So, here we are with an Elseworld. The concept behind the story? The Kents truck recieved a flat tire and were kept from finding the Kryptonian shuttle that contained the child who would become Superman. Such a simple change, but Alan Davis makes a world without Superman feel suitably different; without such an icon or a shining example of the metahuman community, humans grow to distrust the heroes, or so it seems. All signs point to an alien conspiracy as the heroes fall one by one.

I thought the writing was quite decent, if a little overwrought. Once you start reading, it isn't long before the style smacks of the Silver Age writing conventions; characters more or less narrate their actions, exposition at times reigns supreme and some conversations are overly wordy. But when you can simply accept those quirks, it works. The story also works nicely with a few red herrings and surprises in store; I spent two third of the story convinced Starro the Conqueror was behind everything. In some ways, the story ends as you might expect, but it's still an interesting ride along the way. In a nice twist, it's a story that focuses on all members of the league rather equally as well; no character will steal the show here, which I liked.

The art also feels like a bit of a throwback. Alan does a hell of a job with the artwork, giving us visuals that feel like the solid, colorful work of the seventies. It's great stuff, to be certain, proving that Alan is the rarest kind of comic creator; someone who can competently write and illustrate a story. It's hard to find much fault with work this solid.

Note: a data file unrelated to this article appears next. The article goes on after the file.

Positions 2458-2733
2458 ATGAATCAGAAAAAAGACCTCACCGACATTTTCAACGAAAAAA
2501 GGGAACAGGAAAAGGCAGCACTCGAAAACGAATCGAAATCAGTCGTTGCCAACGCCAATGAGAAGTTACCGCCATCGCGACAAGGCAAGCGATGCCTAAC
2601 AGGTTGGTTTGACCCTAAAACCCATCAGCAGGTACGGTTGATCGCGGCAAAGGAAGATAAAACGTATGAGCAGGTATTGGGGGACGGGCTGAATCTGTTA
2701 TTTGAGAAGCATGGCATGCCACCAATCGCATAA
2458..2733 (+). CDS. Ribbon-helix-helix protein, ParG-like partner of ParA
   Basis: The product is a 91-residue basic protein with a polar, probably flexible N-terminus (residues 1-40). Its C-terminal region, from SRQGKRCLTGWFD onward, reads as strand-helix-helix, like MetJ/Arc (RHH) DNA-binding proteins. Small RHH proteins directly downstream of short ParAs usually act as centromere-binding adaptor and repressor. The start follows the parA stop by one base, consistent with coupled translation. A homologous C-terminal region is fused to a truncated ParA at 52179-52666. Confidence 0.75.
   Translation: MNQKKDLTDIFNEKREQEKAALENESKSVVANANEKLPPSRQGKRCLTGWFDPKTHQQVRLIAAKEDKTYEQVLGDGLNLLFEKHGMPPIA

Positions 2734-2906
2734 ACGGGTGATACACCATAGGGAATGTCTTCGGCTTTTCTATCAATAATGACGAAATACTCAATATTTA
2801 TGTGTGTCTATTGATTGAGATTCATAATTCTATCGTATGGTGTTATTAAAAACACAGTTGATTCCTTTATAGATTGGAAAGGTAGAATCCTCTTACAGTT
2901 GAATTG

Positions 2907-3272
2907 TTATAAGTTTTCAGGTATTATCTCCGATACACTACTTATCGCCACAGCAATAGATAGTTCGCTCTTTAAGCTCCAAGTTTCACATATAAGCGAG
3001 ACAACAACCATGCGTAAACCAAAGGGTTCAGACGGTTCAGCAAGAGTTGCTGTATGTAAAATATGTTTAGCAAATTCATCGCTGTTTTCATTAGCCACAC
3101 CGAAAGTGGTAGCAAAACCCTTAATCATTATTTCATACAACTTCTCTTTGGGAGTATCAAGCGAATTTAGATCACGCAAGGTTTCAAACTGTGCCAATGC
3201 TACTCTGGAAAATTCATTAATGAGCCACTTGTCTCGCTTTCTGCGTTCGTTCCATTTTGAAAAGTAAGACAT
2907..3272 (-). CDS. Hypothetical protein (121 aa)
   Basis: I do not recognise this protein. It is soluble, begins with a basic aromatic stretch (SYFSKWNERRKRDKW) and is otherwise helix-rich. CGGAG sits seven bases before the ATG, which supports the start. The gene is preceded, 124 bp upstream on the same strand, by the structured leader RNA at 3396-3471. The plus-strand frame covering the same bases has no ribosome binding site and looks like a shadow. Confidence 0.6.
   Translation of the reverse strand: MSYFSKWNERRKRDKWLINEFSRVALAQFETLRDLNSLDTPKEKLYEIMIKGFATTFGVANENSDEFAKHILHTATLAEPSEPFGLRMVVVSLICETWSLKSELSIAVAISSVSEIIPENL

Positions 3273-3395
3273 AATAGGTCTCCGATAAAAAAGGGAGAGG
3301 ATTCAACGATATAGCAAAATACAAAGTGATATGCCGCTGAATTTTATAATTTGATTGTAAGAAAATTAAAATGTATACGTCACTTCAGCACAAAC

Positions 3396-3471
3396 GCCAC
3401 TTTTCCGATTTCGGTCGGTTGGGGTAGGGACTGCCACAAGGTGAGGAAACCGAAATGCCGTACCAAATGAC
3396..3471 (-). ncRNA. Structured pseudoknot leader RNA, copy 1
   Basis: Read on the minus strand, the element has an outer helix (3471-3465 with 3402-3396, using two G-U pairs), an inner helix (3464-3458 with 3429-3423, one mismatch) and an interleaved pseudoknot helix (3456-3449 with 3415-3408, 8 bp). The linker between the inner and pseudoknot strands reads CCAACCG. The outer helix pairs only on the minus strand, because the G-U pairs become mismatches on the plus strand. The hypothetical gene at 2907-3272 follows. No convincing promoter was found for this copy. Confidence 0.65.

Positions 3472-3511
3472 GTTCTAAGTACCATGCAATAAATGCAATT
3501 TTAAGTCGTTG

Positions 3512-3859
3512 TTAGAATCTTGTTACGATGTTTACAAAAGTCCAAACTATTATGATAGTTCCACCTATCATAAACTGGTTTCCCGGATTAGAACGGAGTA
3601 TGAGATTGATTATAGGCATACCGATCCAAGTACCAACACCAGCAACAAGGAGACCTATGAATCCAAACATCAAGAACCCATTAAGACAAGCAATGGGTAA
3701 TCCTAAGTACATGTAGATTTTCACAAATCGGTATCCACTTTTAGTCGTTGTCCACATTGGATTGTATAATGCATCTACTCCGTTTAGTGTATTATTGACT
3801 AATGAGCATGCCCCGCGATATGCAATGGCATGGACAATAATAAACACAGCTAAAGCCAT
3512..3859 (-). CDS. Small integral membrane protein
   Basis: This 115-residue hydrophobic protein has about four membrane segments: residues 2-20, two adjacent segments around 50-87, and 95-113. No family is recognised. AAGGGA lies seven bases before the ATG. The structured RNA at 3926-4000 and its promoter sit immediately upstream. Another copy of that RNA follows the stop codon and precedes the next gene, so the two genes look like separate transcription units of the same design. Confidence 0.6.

As an Elseworlds, I suppose I can say that it does it's job rather effectively. It's not as much of a radical departure as some others; take the story where Batman became a Green Lantern instead of a dark avenger of the night, for instance. Still, it does show that things would be different without Superman. Lex Luthor becomes the mayor of Metropolis without the hindrence of his narrow obsession with the Man of Steel, for example. Without the shining beacon of Superman, the superhero community is feared almost irrationally. The world without Superman is a convincingly different place; so mission accomplished, even if a bit more subtly than other Elseworlds.

The Score: Dramatic Thumbs Up

I quite enjoyed this story. It's quite a solid Elseworlds tale and I'm not sorry I made the purchase. I'm interested enough in where the story could go from the end to pick up this Elseworlds direct sequel, Another Nail. I only hope it's as solid as this one. Recommended.

Sunday, September 6, 2009

Batman: The Man Who Laughs (comics)

Writer: Ed Brubaker
Artists: Doug Mahnke, Patrick Zircher
Collects: The Man Who Laughs one shot, Detective Comics #784-786